Despite the Bear Market, Younger Generations Should Embrace ‘Buy and Hold’ Strategies Crypto, Neobanks, NFTs

The economy is looking even more dire, and there are lessons
performance marketers can take away


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Most financial planners would steer their client away from get-rich-quick investment approaches and instead advocate for “buy and hold” strategies. In most cases, the latter involves finding reliable workhorses of the stock market and then hanging onto them for years or even decades.

Generations Y and Z have a different idea about how they want to build their assets. From cryptocurrency and bitcoin to NFTs and other digital assets, younger investors are forgoing blue chip stocks that their parents and grandparents used and taking bolder, riskier moves with their money.

Some of the shifts can be traced to the rise of “neobanks,” or those fin-tech firms offering up apps, software and other technologies that help streamline mobile and online banking. According to Forbes Advisor, neobanks—which specialize in checking and savings accounts—tend to be nimbler and more “transparent than their megabank counterparts, even though many of them partner with such institutions to insure their financial products.”

“The advancement of digital banking and the rise of neobanks is creating a new paradigm of how younger millennials and Gen Z want to interact with their finances and investments,” Nasdaq has pointed out, adding that the adoption rates for neobanking are high in the U.S.—a trend that’s supported the expansion of cryptocurrencies, digital assets, digital wallets and digital real estate.

“With digital-only finances and tools, the realm of possibilities for investing extends beyond the physical,” Nasdaq also stated. It went on to say that mainstream consumer brands are also shifting brand equity into the digital world; Walmart is launching cryptocurrency and NFTs and Nike is creating shoe NFTs for the metaverse. “Other brands have rushed to claim space in the metaverse, even while the future of the metaverse remains unclear.”

They’re already digital-savvy

Credit the digital-savvy Gen Z and the younger end of the millennial generations with driving higher interest in electronic-based investment options. Already used to communicating on social, learning remotely and basing important decisions on virtual peer reviews, these consumers gravitate toward options that older generations didn’t have when they were in their 20s and 30s.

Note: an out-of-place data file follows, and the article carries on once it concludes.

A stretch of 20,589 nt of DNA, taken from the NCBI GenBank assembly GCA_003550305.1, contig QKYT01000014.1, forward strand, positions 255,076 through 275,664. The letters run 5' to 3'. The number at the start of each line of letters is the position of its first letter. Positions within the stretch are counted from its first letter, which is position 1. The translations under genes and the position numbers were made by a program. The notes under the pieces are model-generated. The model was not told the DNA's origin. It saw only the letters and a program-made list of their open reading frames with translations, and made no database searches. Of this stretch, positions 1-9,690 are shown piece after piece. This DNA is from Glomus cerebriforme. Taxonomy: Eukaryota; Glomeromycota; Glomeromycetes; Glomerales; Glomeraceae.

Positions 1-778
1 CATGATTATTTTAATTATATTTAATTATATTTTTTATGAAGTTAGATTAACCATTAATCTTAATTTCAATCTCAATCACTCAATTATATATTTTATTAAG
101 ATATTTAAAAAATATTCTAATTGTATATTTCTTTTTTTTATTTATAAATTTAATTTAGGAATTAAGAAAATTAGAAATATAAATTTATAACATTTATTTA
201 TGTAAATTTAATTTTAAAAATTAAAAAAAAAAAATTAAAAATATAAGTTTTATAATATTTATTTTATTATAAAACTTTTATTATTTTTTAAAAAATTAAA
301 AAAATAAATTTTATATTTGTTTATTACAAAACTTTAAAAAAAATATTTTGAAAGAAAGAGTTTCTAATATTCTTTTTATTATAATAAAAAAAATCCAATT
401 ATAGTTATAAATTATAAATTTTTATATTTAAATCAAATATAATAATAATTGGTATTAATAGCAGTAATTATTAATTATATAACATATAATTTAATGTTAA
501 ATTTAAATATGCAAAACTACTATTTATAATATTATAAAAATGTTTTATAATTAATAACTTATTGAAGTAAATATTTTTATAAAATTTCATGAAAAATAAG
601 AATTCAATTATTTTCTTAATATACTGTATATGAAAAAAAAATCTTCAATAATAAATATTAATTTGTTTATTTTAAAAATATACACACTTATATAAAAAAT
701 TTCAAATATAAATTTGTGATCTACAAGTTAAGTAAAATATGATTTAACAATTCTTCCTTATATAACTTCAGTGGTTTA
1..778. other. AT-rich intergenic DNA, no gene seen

Take NFTs, for example. Used to indicate ownership or usage right of a unique asset—typically art, music or a video game item—”these tokens are built and managed on a blockchain, the same digital ledger technology system utilized by bitcoin and other cryptocurrencies,” as explained by The Motley Fool. Younger investors have taken to NFTs like a moth to a flame, so to speak.

According to YPulse, 13% of people aged 13 to 39 have purchased NFTs and 28% have bought cryptocurrencies, the latter of which further proves the Gen Z and millennial thirst for alternate, digital investment options. This research “found that between crypto, NFTs and digital land, more young people have made digital asset investments than have invested in stocks.”

“We also found that overall, young people don’t believe that they can build wealth the same way that previous generations did,” YPulse added, “making new avenues to making money more attractive to them.”

Time to sharpen your pencils

Right now, performance marketers should be watching the trends, sharpening their pencils and coming up with new ways to attract, serve and retain these digital-centric generations of consumers. Accepting cryptocurrencies as a payment option is one method to lean into this trend. There’s a massive digital opportunity for fin tech, banks, financial companies and other brands that can meet consumers where they are right now. It also opens up the opportunity for even more brands or influencers to be able to play in this space and leverage their hip and cool business approaches.